considered commercially viable. So there has been a progressive development of
that. The other piece of work that we have been asked to do is to develop—and
this is perhaps more recently but a significant part of it—a line of products
that are branded more closely to the parliament that would be suitable not only
as souvenirs but also for delegations and so on. That work is underway at the
Ms Mills also informed the committee that DPS were considering
renovations to the Parliament House shop:
We are inhibited in the shop by its size and its layout, and
it is not a very visible store. So part of the planning is to renovate the shop
to make it larger so that we can stock more material...
What it does look at is making it more visible. If you exit
at the moment through the right hand side of the marble foyer, the shop is a
blank wall next to you. It is very easy to miss it. What we are looking to do
is to make that a glass or open wall so that you can see the shop much more
actively that you can at the moment.
Ms Mills noted that it was not possible to make changes to the Marble
Foyer of Parliament House:
We cannot make any changes to the foyer itself, obviously. We
have got one entry point from the foyer, and we have two glass display cases in
the foyer. They would remain unchanged. However, the hallway exit point where
you go out two concertina doors to leave the building, that wall is not...part of
the heritage design of the building. It was part of the security egress when
the doors had to be closed. We are working with the original architectural team
to look at ways in which we can expand the shop and have some sort of visual
recognition of the shop...
We are examining the potential to have a lift to go to the
Queen's Terrace Cafe. The lift currently stops outside the building at the
ground floor where the shop is. We are talking to the architects about whether
it would be feasible, within heritage guidelines, to have a lift that, instead
of stopping at the ground floor, went up to the first floor.
Mr Neil Skill, First Assistant Secretary, Building and Asset Management
Division, assured the committee that the proposed changes would not impact on
the architectural or heritage values of the Marble Foyer or the forecourt of
On notice, DPS stated that the scoping, design and heritage implications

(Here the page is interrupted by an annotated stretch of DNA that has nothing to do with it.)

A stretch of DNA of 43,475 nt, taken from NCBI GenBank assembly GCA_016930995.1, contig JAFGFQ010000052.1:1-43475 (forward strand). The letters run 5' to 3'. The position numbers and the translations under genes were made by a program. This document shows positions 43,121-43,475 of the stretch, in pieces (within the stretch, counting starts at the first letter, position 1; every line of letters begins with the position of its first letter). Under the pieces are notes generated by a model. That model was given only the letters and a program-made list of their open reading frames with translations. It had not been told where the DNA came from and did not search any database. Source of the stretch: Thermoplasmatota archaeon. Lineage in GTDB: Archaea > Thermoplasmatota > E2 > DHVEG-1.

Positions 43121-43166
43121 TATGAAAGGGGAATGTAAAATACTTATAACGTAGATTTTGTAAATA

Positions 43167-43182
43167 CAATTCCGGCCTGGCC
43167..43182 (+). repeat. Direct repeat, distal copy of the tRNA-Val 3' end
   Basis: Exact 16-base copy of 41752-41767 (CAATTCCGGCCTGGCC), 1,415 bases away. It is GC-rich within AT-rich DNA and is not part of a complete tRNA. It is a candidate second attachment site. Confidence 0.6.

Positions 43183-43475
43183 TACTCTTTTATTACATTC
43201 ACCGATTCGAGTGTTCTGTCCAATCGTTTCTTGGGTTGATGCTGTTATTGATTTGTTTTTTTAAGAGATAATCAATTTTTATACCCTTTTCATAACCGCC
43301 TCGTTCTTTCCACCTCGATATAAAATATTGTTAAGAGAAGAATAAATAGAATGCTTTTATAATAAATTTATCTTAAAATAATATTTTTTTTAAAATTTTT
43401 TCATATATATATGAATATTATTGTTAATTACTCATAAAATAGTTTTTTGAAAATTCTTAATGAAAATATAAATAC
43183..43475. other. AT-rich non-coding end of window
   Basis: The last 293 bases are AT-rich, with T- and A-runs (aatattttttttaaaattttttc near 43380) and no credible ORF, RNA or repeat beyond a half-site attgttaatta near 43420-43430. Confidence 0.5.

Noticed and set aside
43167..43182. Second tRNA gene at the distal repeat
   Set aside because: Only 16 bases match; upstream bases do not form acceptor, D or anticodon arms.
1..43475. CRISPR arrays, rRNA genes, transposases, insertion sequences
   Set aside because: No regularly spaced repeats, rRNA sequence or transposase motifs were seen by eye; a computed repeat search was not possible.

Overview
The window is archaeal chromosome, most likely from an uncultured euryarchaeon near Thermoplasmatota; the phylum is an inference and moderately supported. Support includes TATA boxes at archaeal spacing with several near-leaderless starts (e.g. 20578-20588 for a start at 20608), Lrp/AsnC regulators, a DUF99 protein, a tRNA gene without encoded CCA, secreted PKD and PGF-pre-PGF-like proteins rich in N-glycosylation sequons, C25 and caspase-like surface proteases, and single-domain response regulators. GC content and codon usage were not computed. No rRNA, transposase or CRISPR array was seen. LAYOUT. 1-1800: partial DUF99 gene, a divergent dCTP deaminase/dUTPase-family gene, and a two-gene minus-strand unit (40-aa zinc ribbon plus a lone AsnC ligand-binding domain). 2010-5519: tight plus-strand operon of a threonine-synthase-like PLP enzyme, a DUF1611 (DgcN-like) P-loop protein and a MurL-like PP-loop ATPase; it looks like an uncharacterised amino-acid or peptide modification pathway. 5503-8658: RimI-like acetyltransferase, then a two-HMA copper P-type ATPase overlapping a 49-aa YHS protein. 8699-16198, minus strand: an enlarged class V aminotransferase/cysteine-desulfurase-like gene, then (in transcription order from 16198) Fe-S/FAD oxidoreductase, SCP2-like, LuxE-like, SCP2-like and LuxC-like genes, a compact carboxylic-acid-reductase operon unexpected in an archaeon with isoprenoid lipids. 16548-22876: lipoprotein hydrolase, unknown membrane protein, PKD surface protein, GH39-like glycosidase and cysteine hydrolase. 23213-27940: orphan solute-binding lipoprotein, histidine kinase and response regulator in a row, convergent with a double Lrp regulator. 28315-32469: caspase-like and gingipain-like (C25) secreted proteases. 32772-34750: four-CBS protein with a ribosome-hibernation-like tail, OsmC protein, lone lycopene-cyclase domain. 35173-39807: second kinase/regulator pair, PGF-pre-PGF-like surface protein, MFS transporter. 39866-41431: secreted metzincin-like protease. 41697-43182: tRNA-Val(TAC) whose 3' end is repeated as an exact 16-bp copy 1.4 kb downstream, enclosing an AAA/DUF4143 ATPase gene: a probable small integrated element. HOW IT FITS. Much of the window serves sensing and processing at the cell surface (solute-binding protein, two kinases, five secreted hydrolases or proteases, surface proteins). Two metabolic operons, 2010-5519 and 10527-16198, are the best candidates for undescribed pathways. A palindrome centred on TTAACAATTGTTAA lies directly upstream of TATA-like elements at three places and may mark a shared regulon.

of this work on the Parliament House shop were still being documented, but an
'early indicative budget is $2 million'.
The committee accepts that there was some need for a review of the
visitor experience at Parliament House. However, given that nearly $270,000 has
been spent on the Sandwalk review, it is critical that DPS remain accountable
for this expenditure. The committee's view is that DPS should indicate which
recommendations of the Sandwalk review it intends to implement and provide updates
on the implementation of those recommendations prior to each estimates
The committee recommends that DPS provide the committee with a list of
the recommendations that it intends to implement from the Sandwalk review and,
prior to each estimates hearing, provide the committee with an update on the
implementation of those recommendations.
Senate estimates briefs
At the hearing on 17 November 2014, former Senator the Hon John Faulkner
asked if DPS could provide:
[A]ll their estimates briefs and iterations of all their
estimates briefs, including background that had been prepared for this and the
last two estimates rounds [on notice]. It is quite simple; just a photocopy of
that material will suffice. I would also like to know in relation to that the
amount of DPS resources that are used in the preparation of estimates briefs.
The then Secretary indicated that she was not able to provide the
committee with the amount of DPS resources used in the preparation of the
estimates briefs, but she could say that it was 'very significant'.
On 28 November 2014, as part of the answers to the questions on notice
from the hearing on 17 November 2014, the committee was provided with copies of
the estimates briefs from the Parliamentary Librarian and the Chief Information
On 30 January 2015, the then Secretary wrote to the committee regarding
the provision of the remaining estimates briefs, stating:
There is a longstanding convention that advice prepared for
the Presiding Officers is treated as confidential. In the case of [DPS'] Senate
estimates briefs, the information contained in those briefs is also provided to
the Speaker. Given the longstanding practice, Madam Speaker has not agreed to
the release of the department's estimates briefs to the Committee. The